The water by this rocky shore at Kingsbarns near St Andrews had churned into a white froth, such was the ferocity of the wind and the turmoil of the waves.
It was a case of summer meets winter; skeins of honking pink-footed geese high in the sky above Loch Leven, but wildflowers still in bloom down by the track edge, with bees, hoverflies and other insects eagerly gorging themselves upon the late-season nectar.
Nature Watch: Comma caterpillar’s camouflage and colourful fluttering of butterflies cause Keith to marvel at the beauty of nature
Comma caterpillars feed on elm, nettles and hops. The adults hibernate and emerge in early spring, producing a second generation from July to early October.
It was like treading upon a sweeping carpet of copper, such was the burnished tint of the beech leaves covering this track by the River North Esk near Edzell.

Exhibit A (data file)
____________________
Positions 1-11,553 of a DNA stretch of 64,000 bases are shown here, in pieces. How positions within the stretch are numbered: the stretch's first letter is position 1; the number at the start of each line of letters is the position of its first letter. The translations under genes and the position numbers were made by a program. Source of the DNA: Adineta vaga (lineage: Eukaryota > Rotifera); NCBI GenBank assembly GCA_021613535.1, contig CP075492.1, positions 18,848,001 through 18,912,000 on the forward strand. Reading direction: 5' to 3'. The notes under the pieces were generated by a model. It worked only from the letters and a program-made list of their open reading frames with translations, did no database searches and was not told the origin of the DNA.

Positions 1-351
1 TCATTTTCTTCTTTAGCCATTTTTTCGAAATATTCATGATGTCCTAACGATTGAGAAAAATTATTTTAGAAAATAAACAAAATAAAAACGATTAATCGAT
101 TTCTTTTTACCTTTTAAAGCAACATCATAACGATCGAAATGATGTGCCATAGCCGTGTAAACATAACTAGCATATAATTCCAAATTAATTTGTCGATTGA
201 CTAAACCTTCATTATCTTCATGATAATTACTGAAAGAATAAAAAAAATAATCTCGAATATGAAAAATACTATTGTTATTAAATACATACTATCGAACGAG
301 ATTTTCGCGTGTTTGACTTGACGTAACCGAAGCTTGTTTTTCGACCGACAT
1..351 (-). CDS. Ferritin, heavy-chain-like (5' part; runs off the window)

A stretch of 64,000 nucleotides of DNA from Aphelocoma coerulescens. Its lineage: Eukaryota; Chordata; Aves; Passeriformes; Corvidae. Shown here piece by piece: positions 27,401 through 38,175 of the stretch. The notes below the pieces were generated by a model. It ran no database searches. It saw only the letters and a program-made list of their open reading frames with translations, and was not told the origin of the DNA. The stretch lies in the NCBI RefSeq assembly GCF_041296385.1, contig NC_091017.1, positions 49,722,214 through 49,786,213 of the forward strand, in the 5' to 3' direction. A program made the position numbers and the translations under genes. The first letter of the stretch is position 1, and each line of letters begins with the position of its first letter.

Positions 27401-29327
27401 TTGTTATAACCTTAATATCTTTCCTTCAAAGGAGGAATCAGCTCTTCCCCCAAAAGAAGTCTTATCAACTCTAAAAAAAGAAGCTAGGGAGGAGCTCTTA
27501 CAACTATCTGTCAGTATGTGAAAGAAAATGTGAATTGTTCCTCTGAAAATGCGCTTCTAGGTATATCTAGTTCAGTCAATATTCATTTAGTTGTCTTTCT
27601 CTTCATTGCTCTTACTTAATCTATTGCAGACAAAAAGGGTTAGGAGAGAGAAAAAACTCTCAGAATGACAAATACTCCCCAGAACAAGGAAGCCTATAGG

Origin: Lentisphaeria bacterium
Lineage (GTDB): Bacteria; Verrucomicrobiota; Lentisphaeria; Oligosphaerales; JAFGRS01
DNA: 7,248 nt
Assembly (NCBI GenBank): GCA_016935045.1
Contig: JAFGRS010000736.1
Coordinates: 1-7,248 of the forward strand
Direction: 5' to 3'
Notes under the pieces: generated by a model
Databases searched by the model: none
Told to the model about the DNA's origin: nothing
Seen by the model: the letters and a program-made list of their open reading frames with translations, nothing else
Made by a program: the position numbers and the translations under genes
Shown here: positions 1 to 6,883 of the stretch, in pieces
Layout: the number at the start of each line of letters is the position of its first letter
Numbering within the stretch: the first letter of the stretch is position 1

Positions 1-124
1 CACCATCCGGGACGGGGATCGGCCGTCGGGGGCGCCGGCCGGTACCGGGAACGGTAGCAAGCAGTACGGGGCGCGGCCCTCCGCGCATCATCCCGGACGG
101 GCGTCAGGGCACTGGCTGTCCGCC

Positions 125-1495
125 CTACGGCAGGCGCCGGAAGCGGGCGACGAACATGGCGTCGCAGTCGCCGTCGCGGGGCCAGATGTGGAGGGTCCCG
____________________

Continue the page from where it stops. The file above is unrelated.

It’s those eyes, the large intelligent eyes that are so striking, a piercing concentration that made me wonder whether this octopus was pondering a dilemma; should I stay still and rely on my camouflage for concealment, or perhaps better to make a dash for deeper water?
Oh, what wonderful names – early thorn, nut-tree tussock, flame carpet and scalloped hazel, it is almost as if a poet had conjured their creation.
There was not a breath of wind, not a penny whisper out on the mirror calm wispy-misted lochan where the four whooper swans drifted. It was a scene that could have been brushed from an artist’s palette; a picture perfection of a Scottish winter lochscape in all its beguiling serenity.
Standing in the diminishing light of dusk by an avenue of pines, I see the woodcock heading towards me, skimming low over the treetops on flickering owl-like wings and uttering strange croaks and intermittent hissy chirps.
There are surprises and then there are surprises – but nothing had quite prepared me for the astonishment of finding a couple of porpoises swimming in the River Forth a few miles downstream from Stirling.